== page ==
Szczecin’s old-city contains numerous monuments. The former Pomeranian ducal castle functions today as a cultural centre. The “Seven-Coats” Bastion dates back to the 13th century.
For more than 500 years, Krakow served as the country’s capital and as the royal residence; with a population approaching 800 thousand, the city today is Poland’s centre for the arts, tourism and culture.
The historic centre of the city is on the UNESCO World Heritage List, and with its 6000 monuments and forty museums, it won the title of Cultural Capital of Europe in 2000. Several million tourists visit the untouched medieval city-centre every year.
The Renaissance style Royal Castle (Wawel), sited on a hill next to the Vistula River, is considered to be one of Europe’s most attractive royal residences. The protective walls of the city, with their bastions and gates, can still be admired today in their original Middle-Age splendour.
The Kazimierz district, in the eastern part of the city, has great historic and cultural importance, as it was formerly the Jewish Quarter; the Jewish Cultural Festival is held here every year in June and July.
The system of cellars located under the historic city centre serve today as café’s, bars, restaurants and display-rooms, endowing Krakow with its own special atmosphere.
Sopot is a charming holiday center, seaside resort and spa town. Sopot has many fine villas from the 19th and 20th centuries which were built in the Art Nouveau or eclectic style. The main pedestrian area is ul. Bohaterów Monte Cassino that leads visitors to Poland’s longest pier (511m) and the sandy beach.
The Northern Baths were built in 1907; these are good examples of old spa buildings in Poland. Sopot is also known for its International Song Festival, which is held in the Opera Lesna. In summer period, there are a great number of sports and cultural events in Sopot.
Nysa is one of the oldest towns in Silesia region; it was founded in the 10th century. The Medieval urban layout of the old town in Nysa has been well preserved. There are also many Baroque and Renaissance houses in the main market square and its neighborhood. Nysa’s Weigh-House was built in 1604; it is a fine example of Dutch Renaissance.
The large Church of Saint James and Agnes occupies one side of the main market square; it was built in the 15th century in the late-Gothic style. The church has a fine double doorway and it contains a number of Renaissance and Baroque side chapels.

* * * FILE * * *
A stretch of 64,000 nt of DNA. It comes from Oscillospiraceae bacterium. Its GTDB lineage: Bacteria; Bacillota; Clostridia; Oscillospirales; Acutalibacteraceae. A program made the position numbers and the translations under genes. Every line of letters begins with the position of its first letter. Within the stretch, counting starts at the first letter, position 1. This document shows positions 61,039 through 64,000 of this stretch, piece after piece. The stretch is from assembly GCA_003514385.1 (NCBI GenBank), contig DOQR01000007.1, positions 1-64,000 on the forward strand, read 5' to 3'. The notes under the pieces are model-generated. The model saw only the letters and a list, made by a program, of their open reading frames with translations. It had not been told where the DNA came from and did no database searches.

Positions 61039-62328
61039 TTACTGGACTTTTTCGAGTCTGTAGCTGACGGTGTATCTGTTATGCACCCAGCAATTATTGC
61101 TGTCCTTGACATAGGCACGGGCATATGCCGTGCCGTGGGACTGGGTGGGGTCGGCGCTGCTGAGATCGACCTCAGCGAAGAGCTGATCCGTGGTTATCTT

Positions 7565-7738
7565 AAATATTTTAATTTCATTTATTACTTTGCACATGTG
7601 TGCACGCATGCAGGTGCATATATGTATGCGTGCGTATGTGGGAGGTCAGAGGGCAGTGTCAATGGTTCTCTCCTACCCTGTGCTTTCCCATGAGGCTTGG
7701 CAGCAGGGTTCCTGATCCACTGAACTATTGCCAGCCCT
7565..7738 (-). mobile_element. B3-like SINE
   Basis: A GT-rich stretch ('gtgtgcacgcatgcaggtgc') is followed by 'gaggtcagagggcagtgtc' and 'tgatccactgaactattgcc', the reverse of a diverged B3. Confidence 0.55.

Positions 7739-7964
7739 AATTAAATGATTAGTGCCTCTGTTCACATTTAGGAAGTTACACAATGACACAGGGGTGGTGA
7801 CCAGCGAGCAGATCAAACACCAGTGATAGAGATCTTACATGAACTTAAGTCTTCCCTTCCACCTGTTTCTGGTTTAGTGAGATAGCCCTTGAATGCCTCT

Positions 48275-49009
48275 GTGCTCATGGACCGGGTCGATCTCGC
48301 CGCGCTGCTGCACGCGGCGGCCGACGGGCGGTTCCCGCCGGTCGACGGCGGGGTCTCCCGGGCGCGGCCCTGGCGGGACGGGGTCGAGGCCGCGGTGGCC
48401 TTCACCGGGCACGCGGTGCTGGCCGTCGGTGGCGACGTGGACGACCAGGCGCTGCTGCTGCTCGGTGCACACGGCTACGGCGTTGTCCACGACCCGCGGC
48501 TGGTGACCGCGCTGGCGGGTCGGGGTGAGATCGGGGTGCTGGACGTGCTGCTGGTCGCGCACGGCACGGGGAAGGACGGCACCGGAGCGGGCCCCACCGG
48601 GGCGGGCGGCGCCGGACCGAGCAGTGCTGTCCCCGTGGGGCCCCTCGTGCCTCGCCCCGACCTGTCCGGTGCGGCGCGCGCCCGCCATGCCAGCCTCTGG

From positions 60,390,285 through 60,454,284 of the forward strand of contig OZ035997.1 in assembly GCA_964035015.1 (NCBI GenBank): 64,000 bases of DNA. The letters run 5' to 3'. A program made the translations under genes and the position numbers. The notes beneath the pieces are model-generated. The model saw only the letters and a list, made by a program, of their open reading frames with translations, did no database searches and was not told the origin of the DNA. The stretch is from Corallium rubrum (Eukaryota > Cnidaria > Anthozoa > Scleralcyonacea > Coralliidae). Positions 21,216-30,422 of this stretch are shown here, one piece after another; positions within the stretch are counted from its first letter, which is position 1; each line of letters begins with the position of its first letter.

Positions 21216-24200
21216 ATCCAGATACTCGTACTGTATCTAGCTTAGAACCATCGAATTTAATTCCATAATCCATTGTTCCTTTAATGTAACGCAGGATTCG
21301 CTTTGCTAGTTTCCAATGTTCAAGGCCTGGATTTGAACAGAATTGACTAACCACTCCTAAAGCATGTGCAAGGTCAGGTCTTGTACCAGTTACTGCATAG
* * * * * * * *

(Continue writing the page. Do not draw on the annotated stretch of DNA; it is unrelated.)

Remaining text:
There are also two Baroque-style churches: St. Peter and Paul and Our Lady’s Assumption Churches are also worth visiting. The Bishops’ palace was built in the 17th and 18th centuries.
Auschwitz – Birkenau
Situated in southern Poland, about 50 kilometers west from Kraków, Auschwitz – Birkenau is the largest Nazi concentration camp in former German- occupied Europe.
The Auschwitz concentration camp was established on the outskirts of Oświęcim in 1940. The main extermination center, Birkenau – Auschwitz II was built in1942. About 1,100,000 people of 28 nationalities were transported here from all over the occupied Europe.
The majority of the victims were Jews, but Poles and Gypsies from different countries were also brought here. Most of them died in gas chambers just after arrival. The Camp was a place of massive tortures, executions (usually using the cyclone-B gas) and pseudo-medical experiments. Some barracks and ruins of the crematoria and gas chambers can be seen there today.
On the site of the concentration camp the Auschwitz-Birkenau State Museum was founded in 1946. Auschwitz-Birkenau is part of UNESCO World Heritage, now.
Lublin is the largest town in Eastern Poland and the administrative and cultural center of its region. The Old Town of Lublin has preserved its medieval urban layout with its cobbled streets, many churches, burgher houses and gates.
In the middle of the old town Market Square can be found the Old Town Hall, which was built in the 16th century and was the royal tribunal. Today the building has a Classicist façade and houses the Museum of the Crown Tribunal.
Lublin’s old town was defended by fortified walls during the Middle Ages; the Kraków Gate is the only remaining part of the former medieval town wall. The tower houses the Historical museum of Lublin. The Lublin royal castle stands on the hilltop, at the edge of the old town. The castle area’s most prominent buildings are the Holy Trinity chapel with the unique Russo-Byzantine frescoes and the castle tower, both built in the 14th century.
It is worth taking a tour to the Open Air Museum locating in the suburbs of Lublin where old rural architecture and collections of artifacts from the region are presented.
Located in the northern part of Poland, on the bank of the Łyna River, Olsztyn is the administrative and cultural center of the Warmia-Masuria Voivodeship. There are eleven lakes in its environs; the town is an ideal base for exploring the lake region.
Olsztyn’s main attraction is its Gothic castle , which was built in the 14th century. The red brick castle was the former residence of Warmia Bishops and today it houses the Warmia and Masuria Regional Museum.
The High Gate is the only remaining gate of the three what were part of the town’s fortification in the 14th century. Olsztyn’s other important building is the St James’ cathedral, which was built in the 15th-16th centuries in the Gothic style. In the summer period concerts of organ music are often held in the cathedral.